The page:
Christmas decorations have transformed into much more than the traditional red and green ornaments. Nowadays, there are countless styles — always evolving and always pushing the envelope.
When you think about a White House Christmas, however, you expect a lot. You crave something new and exciting. The decorations in past administrations have been used to tell a story. Like with clothing, you can say so much without uttering a word through the tiny details of an ornament or type of ribbon used.
And with a new First Family, that excitement builds with the thoughts of ushering in a new Christmas style.
Even if you don’t like the new administration, at the very least there is curiosity regarding how they will style themselves, how they will throw their hat into the ring and be remembered and how they will showcase their personality in the Christmas decorations.
First Lady Jill Biden showcased that she had absolutely no taste at all with the unveiling of the 2021 Christmas decorations in the White House on Monday. Biden titled it, “Gifts from the Heart.”
Inspired by the acts of kindness and experiences that lifted our spirits this year, decorated rooms in the White House reflect the Gifts from the Heart that unite us all: faith, family, friendship, the arts, learning, nature, gratitude, service, community, peace, and unity. pic.twitter.com/fsaYFthIqH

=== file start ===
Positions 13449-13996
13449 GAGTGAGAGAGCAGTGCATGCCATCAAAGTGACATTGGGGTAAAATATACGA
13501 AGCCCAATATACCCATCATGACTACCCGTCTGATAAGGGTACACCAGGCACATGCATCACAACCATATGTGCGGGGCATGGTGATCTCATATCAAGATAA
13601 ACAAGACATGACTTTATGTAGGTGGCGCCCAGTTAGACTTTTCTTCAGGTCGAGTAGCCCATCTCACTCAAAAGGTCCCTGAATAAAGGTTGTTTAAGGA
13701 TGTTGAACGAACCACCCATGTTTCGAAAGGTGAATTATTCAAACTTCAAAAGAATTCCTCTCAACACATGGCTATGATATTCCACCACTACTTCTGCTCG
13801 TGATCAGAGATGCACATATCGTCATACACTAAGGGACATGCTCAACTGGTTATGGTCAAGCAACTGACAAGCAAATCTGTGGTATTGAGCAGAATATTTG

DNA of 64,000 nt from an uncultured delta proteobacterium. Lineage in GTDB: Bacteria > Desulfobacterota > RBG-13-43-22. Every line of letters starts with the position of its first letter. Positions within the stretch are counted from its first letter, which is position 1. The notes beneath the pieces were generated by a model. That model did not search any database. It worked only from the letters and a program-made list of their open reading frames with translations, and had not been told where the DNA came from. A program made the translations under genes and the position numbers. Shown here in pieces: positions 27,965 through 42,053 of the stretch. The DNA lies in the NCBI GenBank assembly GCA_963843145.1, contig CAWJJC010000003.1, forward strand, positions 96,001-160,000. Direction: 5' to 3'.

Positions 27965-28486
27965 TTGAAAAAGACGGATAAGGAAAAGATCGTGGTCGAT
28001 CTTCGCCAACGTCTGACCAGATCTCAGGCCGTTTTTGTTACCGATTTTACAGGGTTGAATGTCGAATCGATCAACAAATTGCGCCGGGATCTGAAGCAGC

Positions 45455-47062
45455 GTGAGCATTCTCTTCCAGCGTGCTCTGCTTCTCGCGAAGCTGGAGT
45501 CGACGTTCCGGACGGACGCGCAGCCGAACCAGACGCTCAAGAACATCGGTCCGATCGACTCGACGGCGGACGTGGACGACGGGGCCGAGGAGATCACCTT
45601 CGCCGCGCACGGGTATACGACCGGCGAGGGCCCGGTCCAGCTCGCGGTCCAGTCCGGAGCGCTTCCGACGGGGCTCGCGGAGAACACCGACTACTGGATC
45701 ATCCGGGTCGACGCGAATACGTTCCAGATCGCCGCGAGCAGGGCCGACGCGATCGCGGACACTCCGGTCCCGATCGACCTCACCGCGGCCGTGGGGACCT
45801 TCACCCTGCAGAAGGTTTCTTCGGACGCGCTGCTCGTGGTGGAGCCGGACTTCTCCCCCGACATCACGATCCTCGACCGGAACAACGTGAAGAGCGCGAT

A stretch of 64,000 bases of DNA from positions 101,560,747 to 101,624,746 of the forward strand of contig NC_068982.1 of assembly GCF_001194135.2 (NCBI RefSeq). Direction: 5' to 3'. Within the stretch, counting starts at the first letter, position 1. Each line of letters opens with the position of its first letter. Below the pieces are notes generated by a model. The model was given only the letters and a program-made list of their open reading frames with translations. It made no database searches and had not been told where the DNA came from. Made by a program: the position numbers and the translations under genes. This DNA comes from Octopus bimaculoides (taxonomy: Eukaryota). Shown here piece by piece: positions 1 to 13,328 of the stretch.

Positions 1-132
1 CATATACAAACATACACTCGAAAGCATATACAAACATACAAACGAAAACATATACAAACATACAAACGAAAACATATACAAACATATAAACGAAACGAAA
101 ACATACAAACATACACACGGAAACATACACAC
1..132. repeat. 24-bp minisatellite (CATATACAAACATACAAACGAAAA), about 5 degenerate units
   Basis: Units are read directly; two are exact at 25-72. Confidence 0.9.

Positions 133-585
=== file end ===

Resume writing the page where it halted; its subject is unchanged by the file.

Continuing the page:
— Jill Biden (@FLOTUS) November 29, 2021
Can I please return said gift?
The East Wing communications director Elizabeth Alexander told CNN that the idea was to showcase “things that unite and heal, and bring us together.”
Each room of the White House represents a branch of that theme. The Library Room holds decorations of butterflies and represents “the gift of learning.” The Vermeil Room is decorated with Christmas wreaths, flowers and paint swatches to represent the “gift of the visual arts,” and the China Room, which holds official china settings of previous administrations, was set up “Nana style,” according to CNN. It’s “a nod to Biden’s favorite family dinners, with centerpieces of candles and flowers.” The trees in the room showcased a “gift of friendship and caring” theme.
While the mainstream media, of course, are praising the “normal Christmas” Biden is bringing forward, I say that this “normal” is boring and bland, making mall decorations look exciting.
BREAKING: Jill Biden brings back a “normal Christmas” by welcoming the official White House Christmas Tree after Melania Trump turned the White House into a “dark, dystopian” landscape & asked, “Who gives a f*ck about Christmas?” RT IF YOU’RE GLAD TO HAVE A REAL FIRST LADY AGAIN!
— Occupy Democrats (@OccupyDemocrats) November 29, 2021
Jill Biden’s Christmas decorations for the entrance to the East Wing pic.twitter.com/pjaQ9yrhxB
— Charlie Spiering (@charliespiering) November 29, 2021
White House Christmas decorations … pic.twitter.com/V3AoKJsO6k
— Howard Mortman (@HowardMortman) November 29, 2021
You can say there is a theme all you want, but I don’t see it. From the color scheme to the decorations to the flowers, it seems like a huge chaotic mess. Like when two newlyweds combine furniture — you just can’t make a bunch of different styles flow.